Restarting posts

I am reinvigorated to start posting again, and there will be another post shortly.
I stopped posting last year for a number of reasons, some of which may seem strange and some of which may make sense to other bloggers.
Firstly I hit a number of small technical barriers. These included changing machine and losing password and the volume of spam. Nothing insuperable in themselves but in the internet era activity is limited by a large number of small barriers. Yes, I could use FriendFeed, FaceBook, Twitter, Delicious, etc. etc. but they all have a energy quantum of entry fee and adding them all up just means it doesn’t happen. My mail is in a mess, etc.
Then I found the blog was driving me – feeling I had to post once a day, twice a day, etc. and so on. It takes time – a post can take 30-60 minutes and I increasingly didn’t have that.
Then I went to the Nature Blogfest in August. I felt a bit of a fraud. Worse, there was a session on roughly “why one gives up blogging” or “should you feel guilty for not blogging”. I’d not blogged for 2-3 weeks and being a speaker/panellist I felt I’d let people down. The session gave me the perspective that there was actually no guilt in not blogging. So I stopped.
I’d not mean to stop for very long, but found there was an impetus to getting restated. And I had a great deal going on here that I had to concentrate on. So, when I woke in the morning, I would do other things than blogging. It’s as simple as that.
However people IRL apparently like some of the blog and I’ve had a few hints to resume. So here we go.
There’s an awful lot to talk about:

  • Open Data and Open Knowledge.
  • Our Chem4Word project with Microsoft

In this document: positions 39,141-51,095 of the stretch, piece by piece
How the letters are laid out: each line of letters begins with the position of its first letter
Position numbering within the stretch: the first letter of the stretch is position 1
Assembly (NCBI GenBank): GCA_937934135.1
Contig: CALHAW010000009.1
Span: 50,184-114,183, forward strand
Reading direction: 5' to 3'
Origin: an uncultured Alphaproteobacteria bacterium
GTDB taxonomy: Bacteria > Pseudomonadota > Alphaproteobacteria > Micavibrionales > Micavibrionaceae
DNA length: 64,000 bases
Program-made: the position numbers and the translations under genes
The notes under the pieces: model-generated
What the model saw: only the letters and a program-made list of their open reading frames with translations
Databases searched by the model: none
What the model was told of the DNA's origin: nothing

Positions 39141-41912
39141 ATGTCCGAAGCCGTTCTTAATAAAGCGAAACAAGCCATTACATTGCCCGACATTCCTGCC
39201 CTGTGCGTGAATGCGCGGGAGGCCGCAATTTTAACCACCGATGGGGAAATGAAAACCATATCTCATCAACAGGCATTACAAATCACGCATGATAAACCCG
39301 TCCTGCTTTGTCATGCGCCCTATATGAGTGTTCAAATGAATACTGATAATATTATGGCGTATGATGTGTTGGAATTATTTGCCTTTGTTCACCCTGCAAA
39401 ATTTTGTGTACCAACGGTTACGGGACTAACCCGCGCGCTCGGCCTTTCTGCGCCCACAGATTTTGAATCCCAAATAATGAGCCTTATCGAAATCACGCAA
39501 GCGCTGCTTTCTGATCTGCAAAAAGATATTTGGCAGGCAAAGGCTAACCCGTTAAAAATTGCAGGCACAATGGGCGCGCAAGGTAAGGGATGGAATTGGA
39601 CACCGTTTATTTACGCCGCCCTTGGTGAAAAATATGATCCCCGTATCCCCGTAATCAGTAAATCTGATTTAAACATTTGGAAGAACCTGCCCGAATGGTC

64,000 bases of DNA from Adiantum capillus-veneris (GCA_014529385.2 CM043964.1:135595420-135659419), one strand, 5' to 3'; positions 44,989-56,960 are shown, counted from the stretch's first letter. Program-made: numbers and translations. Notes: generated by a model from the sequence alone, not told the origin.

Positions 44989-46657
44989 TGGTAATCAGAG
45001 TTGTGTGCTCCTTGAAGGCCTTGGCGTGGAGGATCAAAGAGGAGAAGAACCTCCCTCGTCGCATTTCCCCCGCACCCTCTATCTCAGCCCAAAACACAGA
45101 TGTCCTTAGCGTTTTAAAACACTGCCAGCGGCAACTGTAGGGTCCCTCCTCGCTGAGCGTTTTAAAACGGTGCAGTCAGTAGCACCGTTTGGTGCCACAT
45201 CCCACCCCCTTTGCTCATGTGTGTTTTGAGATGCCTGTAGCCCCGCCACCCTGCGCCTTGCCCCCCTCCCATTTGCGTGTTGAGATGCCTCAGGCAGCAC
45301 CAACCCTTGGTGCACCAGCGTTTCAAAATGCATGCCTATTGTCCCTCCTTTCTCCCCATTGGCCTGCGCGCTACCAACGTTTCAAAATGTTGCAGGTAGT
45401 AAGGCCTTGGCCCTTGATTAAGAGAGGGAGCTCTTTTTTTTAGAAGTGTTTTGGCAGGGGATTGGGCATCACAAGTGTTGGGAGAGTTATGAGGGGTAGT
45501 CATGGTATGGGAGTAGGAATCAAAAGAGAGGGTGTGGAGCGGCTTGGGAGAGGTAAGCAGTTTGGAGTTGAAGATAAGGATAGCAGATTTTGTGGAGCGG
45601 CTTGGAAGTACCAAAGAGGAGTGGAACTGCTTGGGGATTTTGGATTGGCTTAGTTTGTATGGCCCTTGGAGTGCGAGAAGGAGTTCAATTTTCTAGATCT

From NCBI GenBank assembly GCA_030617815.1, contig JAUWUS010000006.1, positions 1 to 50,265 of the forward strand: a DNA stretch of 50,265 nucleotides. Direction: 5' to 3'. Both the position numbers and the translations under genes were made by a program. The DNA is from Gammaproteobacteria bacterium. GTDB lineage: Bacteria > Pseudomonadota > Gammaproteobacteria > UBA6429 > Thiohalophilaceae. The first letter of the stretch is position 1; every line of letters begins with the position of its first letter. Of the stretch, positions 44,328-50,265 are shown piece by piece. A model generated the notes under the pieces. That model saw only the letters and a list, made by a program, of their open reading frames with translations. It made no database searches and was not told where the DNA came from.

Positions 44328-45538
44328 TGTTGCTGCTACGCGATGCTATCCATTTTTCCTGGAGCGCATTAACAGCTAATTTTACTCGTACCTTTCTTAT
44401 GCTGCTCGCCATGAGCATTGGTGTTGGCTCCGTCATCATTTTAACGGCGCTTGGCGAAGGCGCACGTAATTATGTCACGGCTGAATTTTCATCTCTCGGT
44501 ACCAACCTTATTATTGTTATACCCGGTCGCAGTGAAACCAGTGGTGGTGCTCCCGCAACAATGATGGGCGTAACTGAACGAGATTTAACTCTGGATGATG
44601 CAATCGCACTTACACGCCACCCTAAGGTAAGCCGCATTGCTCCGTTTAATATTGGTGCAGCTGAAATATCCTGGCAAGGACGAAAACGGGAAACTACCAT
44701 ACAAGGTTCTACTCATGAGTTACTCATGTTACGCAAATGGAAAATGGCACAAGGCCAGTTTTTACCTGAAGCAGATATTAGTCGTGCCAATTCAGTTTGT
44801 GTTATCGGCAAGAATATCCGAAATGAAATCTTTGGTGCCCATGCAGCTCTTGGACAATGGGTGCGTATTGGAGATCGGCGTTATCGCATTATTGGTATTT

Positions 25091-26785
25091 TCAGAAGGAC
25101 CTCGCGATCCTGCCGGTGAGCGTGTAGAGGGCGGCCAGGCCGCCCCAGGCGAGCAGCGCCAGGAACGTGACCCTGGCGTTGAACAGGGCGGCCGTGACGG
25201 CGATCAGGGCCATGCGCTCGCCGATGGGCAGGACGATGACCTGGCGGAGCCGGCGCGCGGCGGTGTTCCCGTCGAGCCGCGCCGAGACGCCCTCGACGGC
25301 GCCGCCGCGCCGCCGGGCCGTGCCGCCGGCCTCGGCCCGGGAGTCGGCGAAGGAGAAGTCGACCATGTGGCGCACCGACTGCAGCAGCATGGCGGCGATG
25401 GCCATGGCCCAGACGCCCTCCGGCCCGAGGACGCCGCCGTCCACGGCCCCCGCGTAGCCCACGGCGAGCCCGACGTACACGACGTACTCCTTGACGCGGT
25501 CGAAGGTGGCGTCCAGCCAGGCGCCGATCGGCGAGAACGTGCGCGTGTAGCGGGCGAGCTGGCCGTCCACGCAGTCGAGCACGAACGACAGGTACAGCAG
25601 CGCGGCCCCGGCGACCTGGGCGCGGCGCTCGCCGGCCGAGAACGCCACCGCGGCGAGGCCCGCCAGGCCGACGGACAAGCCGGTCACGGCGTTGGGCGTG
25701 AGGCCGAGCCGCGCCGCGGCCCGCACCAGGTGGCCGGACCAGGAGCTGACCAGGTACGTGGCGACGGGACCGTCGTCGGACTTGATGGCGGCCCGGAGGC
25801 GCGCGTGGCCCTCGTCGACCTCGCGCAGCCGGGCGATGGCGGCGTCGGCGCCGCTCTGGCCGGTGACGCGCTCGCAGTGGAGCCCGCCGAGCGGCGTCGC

• Semantic chemistry – ontologies and Chemical Markup Language
  • Software

I’ve been on trips and missed adding this perspective, so I’ll revisit some of the highlights.
(And this mail will test whether the system works)

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3 Responses to Restarting posts

  1. Rich Apodaca says:

    Welcome back, Peter. The important things to consider are what the blog costs you to keep it going and what it returns. If the net is not positive enough to make it worthwhile, stopping is the only sane option.

  2. pm286 says:

    1. Many thanks Rich. (And this gives me a useful touchstone that previous readers pick up the restart). Yes, it’s worth it. And, although I would hesitate to compare my efforts with “writers” there is sometimes an inner pressure that cannot be ignored. And I have missed blogging.

  3. Tobias Kind says:

    Hi Peter,
    as you mentioned Chem4Word, what happens to such a (semantically enriched) word document as seen at when journals will convert it to a “flat” 2D bitmap “dumb” PDF. Basically information is lost. Most of the chemistry journals only accept PDF and Word but finally convert it to 2D PDF for DTP (desktop publishing) purposes. From the supplement sections of many chemistry journals which still provide structures or spectra or data tables as bitmap PDF (shudder/shiver) I don’t see any good coming (I agree that’s not a PDF problem and a simple ZIP file would solve the problem). Actually the process is more complex, as figures (containing structure and spectra) are processed independently from the text and tables are mostly included in the text.
    PDF itself can hold XML or CML data, so PDF is not dumb by design, but nobody at the (put your preferred chemistry journal in here) seems to be aware of, or at least ignores that DOC or PDF can hold embedded XML data. Are you aware of any efforts from ADOBE or publishers to push semantics and chemistry into the PDF world? So how will Chem4Word stand against flat PDF or OpenOffice Write? What would happen if every reaction drawing, every spectrum would be required as embedded or attached raw/xml format? I guess there are too many different formats 🙂
    Kind regards

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